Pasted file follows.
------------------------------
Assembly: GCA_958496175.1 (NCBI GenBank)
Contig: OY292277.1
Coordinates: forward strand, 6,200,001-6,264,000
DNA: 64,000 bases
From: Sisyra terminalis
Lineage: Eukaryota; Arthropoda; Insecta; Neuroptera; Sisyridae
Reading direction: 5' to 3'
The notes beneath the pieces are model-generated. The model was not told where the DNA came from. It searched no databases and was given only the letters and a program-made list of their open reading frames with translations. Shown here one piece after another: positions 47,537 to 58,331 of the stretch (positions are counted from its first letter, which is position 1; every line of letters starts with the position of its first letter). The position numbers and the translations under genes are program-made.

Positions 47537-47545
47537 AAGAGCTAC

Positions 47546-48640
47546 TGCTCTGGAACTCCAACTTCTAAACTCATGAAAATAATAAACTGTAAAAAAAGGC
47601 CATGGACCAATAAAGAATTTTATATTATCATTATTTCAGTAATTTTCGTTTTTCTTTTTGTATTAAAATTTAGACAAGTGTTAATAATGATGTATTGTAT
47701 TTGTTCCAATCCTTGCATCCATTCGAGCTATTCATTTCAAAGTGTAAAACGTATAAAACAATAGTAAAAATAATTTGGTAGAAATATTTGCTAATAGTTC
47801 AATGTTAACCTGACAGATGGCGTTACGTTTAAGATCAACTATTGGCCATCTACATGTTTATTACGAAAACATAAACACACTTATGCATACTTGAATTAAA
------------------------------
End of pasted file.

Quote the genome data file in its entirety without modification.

Assembly: GCA_958496175.1 (NCBI GenBank)
Contig: OY292277.1
Coordinates: forward strand, 6,200,001-6,264,000
DNA: 64,000 bases
From: Sisyra terminalis
Lineage: Eukaryota; Arthropoda; Insecta; Neuroptera; Sisyridae
Reading direction: 5' to 3'
The notes beneath the pieces are model-generated. The model was not told where the DNA came from. It searched no databases and was given only the letters and a program-made list of their open reading frames with translations. Shown here one piece after another: positions 47,537 to 58,331 of the stretch (positions are counted from its first letter, which is position 1; every line of letters starts with the position of its first letter). The position numbers and the translations under genes are program-made.

Positions 47537-47545
47537 AAGAGCTAC

Positions 47546-48640
47546 TGCTCTGGAACTCCAACTTCTAAACTCATGAAAATAATAAACTGTAAAAAAAGGC
47601 CATGGACCAATAAAGAATTTTATATTATCATTATTTCAGTAATTTTCGTTTTTCTTTTTGTATTAAAATTTAGACAAGTGTTAATAATGATGTATTGTAT
47701 TTGTTCCAATCCTTGCATCCATTCGAGCTATTCATTTCAAAGTGTAAAACGTATAAAACAATAGTAAAAATAATTTGGTAGAAATATTTGCTAATAGTTC
47801 AATGTTAACCTGACAGATGGCGTTACGTTTAAGATCAACTATTGGCCATCTACATGTTTATTACGAAAACATAAACACACTTATGCATACTTGAATTAAA